By Martin Wainright
Return To Akenfield: Portrait Of An English Village In The 21st Century
Ronald Blythe's 1969 book Akenfield - a moving portrait of English country life told in the voices of the farmers and villagers themselves - is a modern classic. In 2004, writer and reporter Craig Taylor returned to the village in Suffolk on which Akenfield was based. Over the course of several months, he sought out locals who had appeared in the original book to see how their lives had changed, he met newcomers to discuss their own views, and he interviewed Ronald Blythe himself, now in his eighties. Young farmers, retired orchardmen and Eastern European migrant workers talk about the nature of farming in an age of computerization and encroaching supermarkets; commuters, weekenders and retirees discuss the realities behind the rural idyll; and the local priest, teacher and more describe the daily pleasures and tribulations of village life. Together, they offer a panoramic and revealing portrait of rural English society at a time of great change.
By Craig Taylor
Medieval Woman: Village Life in the Middle Ages
A history of peasants in the Middle Ages, the story takes the reader into the life of Marion, the carpenter's wife, and her extended family as they struggle to survive through hardship, featuring a year in their lives at the mercy of the weather and the Lord of the Manor. Existing without soap, paper or glass and only with the most basic of tools, we learn how they survive starvation, sickness, fire and natural disaster in their home on the edge of the Weald.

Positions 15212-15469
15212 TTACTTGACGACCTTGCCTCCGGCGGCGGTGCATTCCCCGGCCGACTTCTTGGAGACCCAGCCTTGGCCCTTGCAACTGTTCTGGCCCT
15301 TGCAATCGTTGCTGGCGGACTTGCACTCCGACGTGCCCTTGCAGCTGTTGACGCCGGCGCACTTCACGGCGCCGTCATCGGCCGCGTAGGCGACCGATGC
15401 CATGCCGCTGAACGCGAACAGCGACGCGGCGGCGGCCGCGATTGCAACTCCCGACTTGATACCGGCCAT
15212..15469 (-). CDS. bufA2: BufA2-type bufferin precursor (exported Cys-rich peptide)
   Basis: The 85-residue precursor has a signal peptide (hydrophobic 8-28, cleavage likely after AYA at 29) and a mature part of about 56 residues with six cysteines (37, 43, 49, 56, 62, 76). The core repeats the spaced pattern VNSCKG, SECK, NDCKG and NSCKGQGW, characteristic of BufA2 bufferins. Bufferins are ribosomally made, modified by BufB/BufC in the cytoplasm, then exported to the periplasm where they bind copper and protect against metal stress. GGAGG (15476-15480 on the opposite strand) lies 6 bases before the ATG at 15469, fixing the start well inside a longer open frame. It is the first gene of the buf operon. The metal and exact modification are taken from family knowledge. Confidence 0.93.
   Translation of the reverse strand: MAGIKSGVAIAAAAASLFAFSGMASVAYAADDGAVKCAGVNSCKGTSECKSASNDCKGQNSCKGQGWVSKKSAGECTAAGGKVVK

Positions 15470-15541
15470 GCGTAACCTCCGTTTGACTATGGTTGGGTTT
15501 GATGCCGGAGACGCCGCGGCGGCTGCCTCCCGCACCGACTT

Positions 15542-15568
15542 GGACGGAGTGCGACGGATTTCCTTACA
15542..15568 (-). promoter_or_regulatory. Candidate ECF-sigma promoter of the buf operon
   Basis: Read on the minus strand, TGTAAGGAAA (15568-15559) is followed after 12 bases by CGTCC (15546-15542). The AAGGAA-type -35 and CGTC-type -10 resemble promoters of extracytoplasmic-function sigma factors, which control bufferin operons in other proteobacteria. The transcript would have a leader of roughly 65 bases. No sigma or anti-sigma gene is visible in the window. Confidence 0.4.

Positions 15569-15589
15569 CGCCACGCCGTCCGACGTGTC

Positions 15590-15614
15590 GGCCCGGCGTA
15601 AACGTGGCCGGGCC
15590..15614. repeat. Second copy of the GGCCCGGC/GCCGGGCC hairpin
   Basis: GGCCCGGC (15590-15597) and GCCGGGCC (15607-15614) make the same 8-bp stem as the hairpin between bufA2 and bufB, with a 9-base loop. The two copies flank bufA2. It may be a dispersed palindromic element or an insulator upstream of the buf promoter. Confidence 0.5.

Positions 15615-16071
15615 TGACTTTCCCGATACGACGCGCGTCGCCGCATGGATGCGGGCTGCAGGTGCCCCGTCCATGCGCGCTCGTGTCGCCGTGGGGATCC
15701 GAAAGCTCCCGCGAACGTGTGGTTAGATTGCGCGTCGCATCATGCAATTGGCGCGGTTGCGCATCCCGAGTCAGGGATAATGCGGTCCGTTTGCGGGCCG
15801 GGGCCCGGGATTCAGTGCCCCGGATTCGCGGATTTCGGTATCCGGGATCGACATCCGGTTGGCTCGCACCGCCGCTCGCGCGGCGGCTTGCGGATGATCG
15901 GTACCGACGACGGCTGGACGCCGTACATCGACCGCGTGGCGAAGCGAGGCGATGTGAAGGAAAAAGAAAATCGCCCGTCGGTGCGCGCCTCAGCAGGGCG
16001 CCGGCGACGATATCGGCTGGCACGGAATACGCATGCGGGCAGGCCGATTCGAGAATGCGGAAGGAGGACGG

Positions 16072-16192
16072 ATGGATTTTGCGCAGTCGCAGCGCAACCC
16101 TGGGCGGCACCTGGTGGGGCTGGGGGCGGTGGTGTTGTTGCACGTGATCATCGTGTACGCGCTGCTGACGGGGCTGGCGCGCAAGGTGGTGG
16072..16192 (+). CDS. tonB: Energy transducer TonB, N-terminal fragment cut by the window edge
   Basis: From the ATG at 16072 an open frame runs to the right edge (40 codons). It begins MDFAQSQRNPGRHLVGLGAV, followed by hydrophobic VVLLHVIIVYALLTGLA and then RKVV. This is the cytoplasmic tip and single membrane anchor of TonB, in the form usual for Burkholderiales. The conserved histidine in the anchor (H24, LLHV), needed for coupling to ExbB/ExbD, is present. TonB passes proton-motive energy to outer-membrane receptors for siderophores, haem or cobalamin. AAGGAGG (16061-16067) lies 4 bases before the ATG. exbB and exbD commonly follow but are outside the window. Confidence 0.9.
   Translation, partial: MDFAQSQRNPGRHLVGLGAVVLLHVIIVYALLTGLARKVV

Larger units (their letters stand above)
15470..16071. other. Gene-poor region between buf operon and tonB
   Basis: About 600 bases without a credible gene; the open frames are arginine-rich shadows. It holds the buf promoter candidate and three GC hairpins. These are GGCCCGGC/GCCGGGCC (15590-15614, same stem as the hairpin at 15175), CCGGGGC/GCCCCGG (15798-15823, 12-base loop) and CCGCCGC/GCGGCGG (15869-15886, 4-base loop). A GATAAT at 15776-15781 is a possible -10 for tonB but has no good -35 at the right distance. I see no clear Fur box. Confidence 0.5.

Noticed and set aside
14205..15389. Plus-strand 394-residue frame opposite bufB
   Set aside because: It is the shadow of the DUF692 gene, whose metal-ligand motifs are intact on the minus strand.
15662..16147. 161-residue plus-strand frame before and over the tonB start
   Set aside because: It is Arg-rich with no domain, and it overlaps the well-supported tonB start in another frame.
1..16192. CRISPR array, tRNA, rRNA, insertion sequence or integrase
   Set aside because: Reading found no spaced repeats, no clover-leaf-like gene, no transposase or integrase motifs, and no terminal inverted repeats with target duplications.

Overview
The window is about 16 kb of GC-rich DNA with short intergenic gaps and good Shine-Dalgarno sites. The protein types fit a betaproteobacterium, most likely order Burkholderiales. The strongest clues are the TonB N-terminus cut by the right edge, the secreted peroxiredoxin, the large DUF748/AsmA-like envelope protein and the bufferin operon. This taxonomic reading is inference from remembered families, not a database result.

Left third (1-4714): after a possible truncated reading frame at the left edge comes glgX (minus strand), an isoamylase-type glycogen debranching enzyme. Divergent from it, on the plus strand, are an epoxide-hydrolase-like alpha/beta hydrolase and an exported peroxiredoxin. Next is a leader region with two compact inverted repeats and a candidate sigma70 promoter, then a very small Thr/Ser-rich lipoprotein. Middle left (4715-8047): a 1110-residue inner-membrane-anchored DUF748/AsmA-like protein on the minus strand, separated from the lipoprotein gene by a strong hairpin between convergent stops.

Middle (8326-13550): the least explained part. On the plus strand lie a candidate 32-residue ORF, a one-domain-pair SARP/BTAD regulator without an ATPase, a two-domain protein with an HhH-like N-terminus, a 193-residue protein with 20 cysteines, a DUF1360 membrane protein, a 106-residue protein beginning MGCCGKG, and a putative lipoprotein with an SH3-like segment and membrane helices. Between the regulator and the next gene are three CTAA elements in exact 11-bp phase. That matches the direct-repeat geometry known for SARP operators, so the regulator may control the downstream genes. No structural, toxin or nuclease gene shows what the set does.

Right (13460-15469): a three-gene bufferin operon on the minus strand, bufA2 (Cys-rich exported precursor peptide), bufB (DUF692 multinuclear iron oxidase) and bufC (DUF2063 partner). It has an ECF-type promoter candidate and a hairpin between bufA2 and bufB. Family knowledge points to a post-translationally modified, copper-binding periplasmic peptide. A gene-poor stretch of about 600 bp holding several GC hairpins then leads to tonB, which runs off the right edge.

By Ann Bauer
The Last Wolf: The Hidden Springs of Englishness
What sort of a place is England? And who are the English? As the United Kingdom turns away from its European neighbours, and begins to look increasingly disunited at home, it is becoming necessary to ask what England has that is singular and its own.
It is often assumed that the national identity must be a matter of values and ideas. But in Robert Winder's brilliantly-written account it is a land built on a lucky set of natural ingredients: the island setting that made it maritime; the rain that fed the grass that nourished the sheep that provided the wool, and the wheat fields that provided its cakes and ale. Then came the seams of iron and coal that made it an industrial giant.
In Bloody Foreigners Robert Winder told the rich story of immigration to Britain. Now, in The Last Wolf, he spins an English tale. Travelling the country, he looks for its hidden springs not in royal pageantry or politics, but in landscape and history.
Medieval monks with their flocks of sheep . . . cathedrals built by wool . . . the first shipment of coal to leave Newcastle . . . marital contests on a village green . . . mock-Tudor supermarkets - the story is studded with these and other English things.
And it starts by looking at a very important thing England did not have: wolves.
By Robert WinderThe Last Wolf: The Hidden Springs of Englishness